You have to stay up late to enjoy the opening of the Queen Of The Night cactus, it flowers between dusk and dawn. But other orchid cactus flower during the day and can be grown in a basket producing masses of cascading flower all through late spring.Read More
Are you a new gardener and inspired to start a vegetable patch, but don’t know where to start? There are five steps to consider when starting a patch from scratch. Position, garden bed construction, crop rotation, soil preparation, and feeding. Get this combination right and you'll be harvesting a bumper crop in no timeRead More
It’s all about pruning this week as flowers fade. Spring flowering shrubs should be pruned as soon as flowers finish. This allows the plant to make new growth which will flower again next year. If you delay pruning, your plant will not have time to regrow the flowering wood for next year’s flowers.Read More
We are taking the advice of Tony Matson from Cutabove Tools at our recent Garden Clinic class. Sharp and clean tools make gardening so much easier.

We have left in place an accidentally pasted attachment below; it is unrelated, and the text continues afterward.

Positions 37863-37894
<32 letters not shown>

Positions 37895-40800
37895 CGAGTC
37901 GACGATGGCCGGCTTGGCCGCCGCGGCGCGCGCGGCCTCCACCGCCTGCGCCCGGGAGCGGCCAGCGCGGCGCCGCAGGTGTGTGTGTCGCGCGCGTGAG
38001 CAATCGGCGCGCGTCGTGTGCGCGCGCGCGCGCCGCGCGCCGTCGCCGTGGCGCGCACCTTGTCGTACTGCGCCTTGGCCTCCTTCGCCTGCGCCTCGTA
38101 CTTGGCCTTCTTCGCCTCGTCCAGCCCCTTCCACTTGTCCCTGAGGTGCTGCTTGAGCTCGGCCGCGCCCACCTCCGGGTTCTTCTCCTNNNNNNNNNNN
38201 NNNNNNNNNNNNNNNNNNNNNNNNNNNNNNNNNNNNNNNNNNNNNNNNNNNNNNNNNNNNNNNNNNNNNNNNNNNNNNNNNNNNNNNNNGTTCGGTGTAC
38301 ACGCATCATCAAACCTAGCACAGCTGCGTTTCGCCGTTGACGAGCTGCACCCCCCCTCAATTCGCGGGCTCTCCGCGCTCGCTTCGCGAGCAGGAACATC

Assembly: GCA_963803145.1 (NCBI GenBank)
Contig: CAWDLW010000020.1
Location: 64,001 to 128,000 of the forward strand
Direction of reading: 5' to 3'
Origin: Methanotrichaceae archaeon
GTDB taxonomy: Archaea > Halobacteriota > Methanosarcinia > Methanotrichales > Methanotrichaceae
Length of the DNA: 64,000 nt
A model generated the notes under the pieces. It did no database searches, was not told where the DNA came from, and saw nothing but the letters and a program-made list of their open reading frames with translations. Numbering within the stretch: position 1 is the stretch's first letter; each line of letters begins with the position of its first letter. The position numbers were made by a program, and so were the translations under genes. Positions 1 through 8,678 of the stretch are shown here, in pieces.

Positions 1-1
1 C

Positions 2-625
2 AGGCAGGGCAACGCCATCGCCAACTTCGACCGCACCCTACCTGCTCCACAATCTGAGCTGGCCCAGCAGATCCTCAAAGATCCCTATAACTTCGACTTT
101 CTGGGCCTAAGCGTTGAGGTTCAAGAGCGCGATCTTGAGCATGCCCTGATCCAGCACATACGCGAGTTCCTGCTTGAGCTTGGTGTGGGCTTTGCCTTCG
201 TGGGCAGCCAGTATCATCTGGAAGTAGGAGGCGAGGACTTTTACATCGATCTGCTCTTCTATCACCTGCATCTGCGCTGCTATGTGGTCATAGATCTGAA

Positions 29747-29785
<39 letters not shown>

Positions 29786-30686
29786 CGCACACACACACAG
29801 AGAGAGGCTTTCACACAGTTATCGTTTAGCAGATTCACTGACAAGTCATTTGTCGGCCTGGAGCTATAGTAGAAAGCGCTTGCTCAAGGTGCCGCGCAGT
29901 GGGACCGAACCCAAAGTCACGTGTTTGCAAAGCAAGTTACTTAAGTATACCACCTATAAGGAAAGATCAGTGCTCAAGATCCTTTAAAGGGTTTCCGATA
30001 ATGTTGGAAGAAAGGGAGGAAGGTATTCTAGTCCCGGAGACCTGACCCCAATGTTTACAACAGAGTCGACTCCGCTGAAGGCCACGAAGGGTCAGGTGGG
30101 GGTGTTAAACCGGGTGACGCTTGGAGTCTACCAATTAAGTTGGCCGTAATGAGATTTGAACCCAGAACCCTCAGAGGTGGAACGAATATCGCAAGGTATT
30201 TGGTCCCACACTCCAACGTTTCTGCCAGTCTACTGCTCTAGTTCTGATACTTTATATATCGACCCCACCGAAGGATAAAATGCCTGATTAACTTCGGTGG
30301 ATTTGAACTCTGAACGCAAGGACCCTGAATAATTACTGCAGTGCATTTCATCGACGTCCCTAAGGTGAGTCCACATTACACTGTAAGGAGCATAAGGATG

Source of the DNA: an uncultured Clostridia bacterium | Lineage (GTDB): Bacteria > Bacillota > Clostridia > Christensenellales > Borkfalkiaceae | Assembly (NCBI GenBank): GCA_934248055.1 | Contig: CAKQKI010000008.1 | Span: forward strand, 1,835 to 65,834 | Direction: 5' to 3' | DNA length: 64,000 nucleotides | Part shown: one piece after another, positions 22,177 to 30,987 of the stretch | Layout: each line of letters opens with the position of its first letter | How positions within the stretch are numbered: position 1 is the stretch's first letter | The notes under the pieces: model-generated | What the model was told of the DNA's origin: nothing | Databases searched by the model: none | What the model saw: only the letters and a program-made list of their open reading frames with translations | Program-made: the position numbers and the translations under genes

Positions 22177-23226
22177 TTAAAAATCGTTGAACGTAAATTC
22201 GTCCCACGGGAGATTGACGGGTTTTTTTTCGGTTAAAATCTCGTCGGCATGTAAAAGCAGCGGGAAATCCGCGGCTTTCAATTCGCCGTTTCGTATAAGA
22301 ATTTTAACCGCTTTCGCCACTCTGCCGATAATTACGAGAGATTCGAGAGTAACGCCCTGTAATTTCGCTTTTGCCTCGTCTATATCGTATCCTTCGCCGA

It’s time to get those unruly roses under control. Spring is all about emerging rose buds. With some prior planning you can give your roses the best shot at a spectacular flowering season. Sandra Ross shares the 5 things you need to know to make them happy, healthy, fragrant and fabulous.Read More
As fruit and vegetables begin to ripen all sorts of vandals lay claim. Ripening fruit can act as a beacon for birds and lizards in particular, so we put our minds to building protective barriers that let the sunshine in while keeping the rascals out!Read More
This home-grown fertiliser contains more potash and more nitrogen than commercial feeds, and costs only the price of a bucket and its water. Your vegetables will love it, especially your strawberries at the end of winter. Strawberries are growing well and already producing flowers and fruit.Read More
This week in the vegie patch we're thinking about beans and when to plant them. It's a good
idea to wait until temperatures are reliably warm before sowing beans, so a few more weeks should do it. Meanwhile you can build your sturdy trellis
to support them, as beans can get heavy once they are in full growth.
Broad beans are so tasty, and so nutritious! It’s one vegetable you should try. Watch them closely at this time as the flowers are setting pods, for aphid attack. We sprayed our crop with Yates Nature’s Way (ready to use) garlic and pyrethrum spray.Read More
Plant an avocado; better still plant two for better pollination rates and more fruit. Given the correct growing conditions these trees will bear heavy crops in three years. Mature trees can be affected by excessive rain and by hot and dry wind, especially at flowering and fruit set.Read More